6 Surprising Heart Attack Triggers

Learn how the weather, road rage or the big game can spell trouble for your ticker.

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Every year, nearly 735,000 people in the US have a heart attack—and of those, about 120,000 die from it. You probably know that smoking, poor diet choices and a sedentary lifestyle are bad for your ticker, but you may be surprised to find that other things—like climate change, your relationship status and even the sports you watch—could increase your heart attack risk.

That’s why we turned to HCA cardiologist Farhad Rafii, MD, of West Hills Hospital and Medical Center in California to learn more about surprising triggers, as well as easy ways to keep your heart strong.

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Climate Change

You may not think global climate change could affect your heart health. But cases of cardiovascular disease are likely to rise, due to hotter temperatures and an increase in extreme weather, says the National Institute of Environmental Health Sciences. “Extreme hot or cold temperatures cause physical distress, which may increase the demands on the heart muscle and prevent the blood supply from doing its job, triggering a heart attack,” explains Dr. Rafii.

Protecting yourself against the elements is the best way to keep your ticker strong. This includes dressing for the right season and staying hydrated—but overall, it’s about knowing your body’s limitations, he adds.

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Winter Chores

Colder temps, along with high winds, snow and rain, can increase your heart attack risk. That’s because your heart has to work overtime when you move from the warm indoors to the cold outside. For winter chores, be sure to bundle up in warm, light layers. And consider passing off hefty snow-shoveling duties to your teenage neighbor. “Shoveling snow … is considered a fairly arduous physical activity,” says Rafii. For someone who’s unfit, that can mean trouble for their heart.

If you do end up working outside, listen to your body and take plenty of breaks.

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Ending a marriage can take more than an emotional toll. In a 2015 study, researchers found that divorced women were more likely to have a heart attack than married women; after two divorces, their risk nearly doubled. Men who had one divorce were just as likely to have a heart attack as married men, but their risk increased after two or more divorces. “One of the largest forms of stress is loss of a loved one or divorce or a major life event,” says Rafii. Over time, “the release of stress hormones … can create injury to the wall of the blood vessel,” potentially causing a heart attack.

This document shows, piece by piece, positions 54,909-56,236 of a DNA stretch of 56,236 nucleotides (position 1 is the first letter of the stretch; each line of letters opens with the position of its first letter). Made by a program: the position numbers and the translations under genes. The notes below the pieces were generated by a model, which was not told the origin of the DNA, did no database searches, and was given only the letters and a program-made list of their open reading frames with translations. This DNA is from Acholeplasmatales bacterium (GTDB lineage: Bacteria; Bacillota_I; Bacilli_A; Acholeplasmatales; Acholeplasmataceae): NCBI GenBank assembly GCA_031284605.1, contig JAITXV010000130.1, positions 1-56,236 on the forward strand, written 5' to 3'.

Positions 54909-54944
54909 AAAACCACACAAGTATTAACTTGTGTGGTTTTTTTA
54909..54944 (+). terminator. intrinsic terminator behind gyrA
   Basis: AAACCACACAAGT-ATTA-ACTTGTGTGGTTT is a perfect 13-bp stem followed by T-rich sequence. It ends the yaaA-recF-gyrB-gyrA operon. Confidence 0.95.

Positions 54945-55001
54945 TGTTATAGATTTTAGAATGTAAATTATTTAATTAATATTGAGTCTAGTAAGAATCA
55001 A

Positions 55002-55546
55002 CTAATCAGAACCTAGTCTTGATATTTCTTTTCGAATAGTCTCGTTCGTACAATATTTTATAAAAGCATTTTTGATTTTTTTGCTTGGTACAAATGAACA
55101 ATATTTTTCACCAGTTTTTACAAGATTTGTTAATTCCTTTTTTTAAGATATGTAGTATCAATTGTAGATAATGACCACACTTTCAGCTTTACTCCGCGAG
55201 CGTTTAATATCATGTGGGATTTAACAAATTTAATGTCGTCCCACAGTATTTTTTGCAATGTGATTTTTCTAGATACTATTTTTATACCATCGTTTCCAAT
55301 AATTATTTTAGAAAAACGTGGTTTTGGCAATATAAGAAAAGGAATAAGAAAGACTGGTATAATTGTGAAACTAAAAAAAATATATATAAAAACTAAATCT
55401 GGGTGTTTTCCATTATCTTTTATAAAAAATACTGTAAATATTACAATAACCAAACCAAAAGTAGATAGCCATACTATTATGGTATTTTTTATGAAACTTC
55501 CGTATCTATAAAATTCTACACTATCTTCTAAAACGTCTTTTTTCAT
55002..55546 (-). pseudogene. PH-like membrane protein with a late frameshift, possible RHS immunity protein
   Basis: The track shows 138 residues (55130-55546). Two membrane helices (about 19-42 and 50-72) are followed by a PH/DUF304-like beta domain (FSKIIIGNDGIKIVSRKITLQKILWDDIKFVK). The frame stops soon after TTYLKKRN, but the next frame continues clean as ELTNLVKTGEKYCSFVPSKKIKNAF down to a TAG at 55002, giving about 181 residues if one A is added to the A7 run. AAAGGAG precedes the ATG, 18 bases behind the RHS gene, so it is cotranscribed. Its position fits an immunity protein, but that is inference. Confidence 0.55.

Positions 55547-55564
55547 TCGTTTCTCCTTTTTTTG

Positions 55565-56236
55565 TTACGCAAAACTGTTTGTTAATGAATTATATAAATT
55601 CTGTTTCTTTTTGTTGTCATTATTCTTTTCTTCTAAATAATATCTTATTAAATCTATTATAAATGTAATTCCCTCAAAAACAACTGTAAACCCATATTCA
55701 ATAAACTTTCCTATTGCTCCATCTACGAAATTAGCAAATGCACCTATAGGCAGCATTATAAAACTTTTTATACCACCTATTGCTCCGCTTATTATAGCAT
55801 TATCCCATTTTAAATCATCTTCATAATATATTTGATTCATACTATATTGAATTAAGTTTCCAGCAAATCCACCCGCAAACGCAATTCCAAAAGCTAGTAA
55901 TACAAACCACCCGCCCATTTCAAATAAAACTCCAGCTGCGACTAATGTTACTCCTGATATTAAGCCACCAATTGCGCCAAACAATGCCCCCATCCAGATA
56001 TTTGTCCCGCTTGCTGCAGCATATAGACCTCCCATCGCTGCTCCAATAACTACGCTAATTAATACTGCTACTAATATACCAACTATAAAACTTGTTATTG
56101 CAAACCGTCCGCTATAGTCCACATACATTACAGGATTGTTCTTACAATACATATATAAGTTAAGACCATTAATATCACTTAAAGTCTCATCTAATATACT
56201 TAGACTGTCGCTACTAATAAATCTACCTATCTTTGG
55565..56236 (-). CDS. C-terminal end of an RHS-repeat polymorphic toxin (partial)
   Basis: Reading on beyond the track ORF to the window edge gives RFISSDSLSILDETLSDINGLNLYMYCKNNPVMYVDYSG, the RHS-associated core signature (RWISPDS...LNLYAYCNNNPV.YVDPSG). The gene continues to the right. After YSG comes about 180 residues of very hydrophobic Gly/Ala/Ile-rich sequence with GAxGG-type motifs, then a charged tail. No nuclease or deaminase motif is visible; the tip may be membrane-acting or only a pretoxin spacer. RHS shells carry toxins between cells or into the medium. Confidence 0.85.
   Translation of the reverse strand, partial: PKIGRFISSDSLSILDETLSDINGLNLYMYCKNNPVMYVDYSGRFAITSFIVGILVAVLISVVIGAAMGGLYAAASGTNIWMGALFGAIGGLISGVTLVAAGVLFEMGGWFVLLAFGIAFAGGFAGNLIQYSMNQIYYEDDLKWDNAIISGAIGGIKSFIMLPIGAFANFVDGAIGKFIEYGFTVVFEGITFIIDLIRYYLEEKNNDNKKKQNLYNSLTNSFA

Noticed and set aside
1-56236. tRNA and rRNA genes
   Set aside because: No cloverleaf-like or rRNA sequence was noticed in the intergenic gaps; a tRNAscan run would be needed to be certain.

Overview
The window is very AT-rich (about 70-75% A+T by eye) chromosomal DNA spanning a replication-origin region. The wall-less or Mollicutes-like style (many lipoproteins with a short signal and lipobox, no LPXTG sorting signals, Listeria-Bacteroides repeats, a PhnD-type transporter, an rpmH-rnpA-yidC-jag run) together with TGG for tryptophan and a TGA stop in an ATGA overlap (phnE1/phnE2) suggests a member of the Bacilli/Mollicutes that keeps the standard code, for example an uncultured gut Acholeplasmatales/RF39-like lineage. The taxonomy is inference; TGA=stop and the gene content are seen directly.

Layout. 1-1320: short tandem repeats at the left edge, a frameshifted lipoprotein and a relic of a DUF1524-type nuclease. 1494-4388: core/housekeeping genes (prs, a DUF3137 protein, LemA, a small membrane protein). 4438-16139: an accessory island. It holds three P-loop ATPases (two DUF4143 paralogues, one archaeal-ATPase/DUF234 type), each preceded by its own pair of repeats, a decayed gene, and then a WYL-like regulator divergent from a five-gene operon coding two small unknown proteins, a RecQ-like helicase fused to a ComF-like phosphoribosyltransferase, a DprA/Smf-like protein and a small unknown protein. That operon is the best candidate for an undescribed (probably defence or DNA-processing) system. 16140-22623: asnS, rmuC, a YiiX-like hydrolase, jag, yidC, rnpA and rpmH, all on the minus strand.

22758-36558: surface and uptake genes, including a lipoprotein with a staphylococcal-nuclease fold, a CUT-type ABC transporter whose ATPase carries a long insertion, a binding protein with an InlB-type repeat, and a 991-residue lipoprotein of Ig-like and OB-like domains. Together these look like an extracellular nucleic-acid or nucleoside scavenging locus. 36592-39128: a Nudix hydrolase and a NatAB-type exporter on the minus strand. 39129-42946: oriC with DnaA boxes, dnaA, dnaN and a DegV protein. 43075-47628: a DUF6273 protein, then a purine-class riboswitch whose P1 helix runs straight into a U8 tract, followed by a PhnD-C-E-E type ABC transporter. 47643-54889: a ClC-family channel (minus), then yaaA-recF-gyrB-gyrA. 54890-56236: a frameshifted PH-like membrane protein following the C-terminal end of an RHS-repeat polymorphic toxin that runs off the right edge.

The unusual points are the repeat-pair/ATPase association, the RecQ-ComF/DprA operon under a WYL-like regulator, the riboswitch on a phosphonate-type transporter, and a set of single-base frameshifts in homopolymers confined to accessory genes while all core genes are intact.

Try these three tips to help ease the pain and stress of divorce.

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Short Tempers

Do you have a hard time keeping your cool under stress? It could be hurting your heart. In a 2015 study, participants showed an 8.5 times higher risk of heart attack two hours after intense outbursts of anger–in situations such as family arguments, work conflicts or road rage–compared to people who showed milder reactions.

In general, hot-headed people have a higher heart attack risk because repeated episodes of anger could affect blood pressure and blood vessel walls, Rafii says.

Next time you feel your fists clench or your jaw tense up, Dr. Rafii suggests counting to ten or taking deep breaths to calm down.

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Working Out Too Hard

We all know exercise is good for the heart, but couch potatoes who suddenly jump into vigorous workouts are upping their risk for a heart attack. Doing too much too soon is dangerous, so talk to your doctor before starting any exercise routine. And remember, just because you look healthy on the outside doesn’t mean you’re healthy on the inside: Hypertension and other heart-related conditions often have no symptoms.

Marathoners aren’t off the hook, either. Extreme athletes may push their bodies too hard, bringing on heart problems that otherwise wouldn’t occur, says Rafii.

This doesn’t mean you have to hang up your sneakers. Just talk to your doctor before signing up for your next race.

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Super Bowl Sunday

Die-hard sports fans, take note: Getting upset over your team’s loss at the Super Bowl could spell trouble for your heart. In fact, a 2013 study found an increase in heart attacks and cardiovascular deaths days after the Super Bowl in football fans of the losing team. More specifically, there was a 20 to 24 percent increase in both circulatory and cardiovascular deaths in Boston after the Patriots lost to the Giants in 2008.

Try to remember it’s just a game. And if you’re a heart patient, go easy on the beer, pizza and hot dogs while you cheer on your team.

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Know the Signs

If you think the main signs of a heart attack are clenched fists or chest pain and pressure, think again. In reality, “this is only seen in about 50 percent of individuals,” says Rafii. Other, more common symptoms include a sensation of heaviness in the chest without pain, a sudden onset of difficulty breathing and lightheadedness, fatigue and abdominal discomfort. If you think you’re having a heart attack, call 9-1-1. “Better to be wrong and seek immediate medical attention than to risk missing a true heart attack,” Rafii says.

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